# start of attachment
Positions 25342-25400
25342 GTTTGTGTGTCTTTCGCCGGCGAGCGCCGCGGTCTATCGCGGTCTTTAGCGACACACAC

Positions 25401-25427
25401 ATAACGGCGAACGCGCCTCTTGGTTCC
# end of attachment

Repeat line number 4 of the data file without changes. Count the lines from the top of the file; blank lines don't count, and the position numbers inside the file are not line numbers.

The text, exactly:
25401 ATAACGGCGAACGCGCCTCTTGGTTCC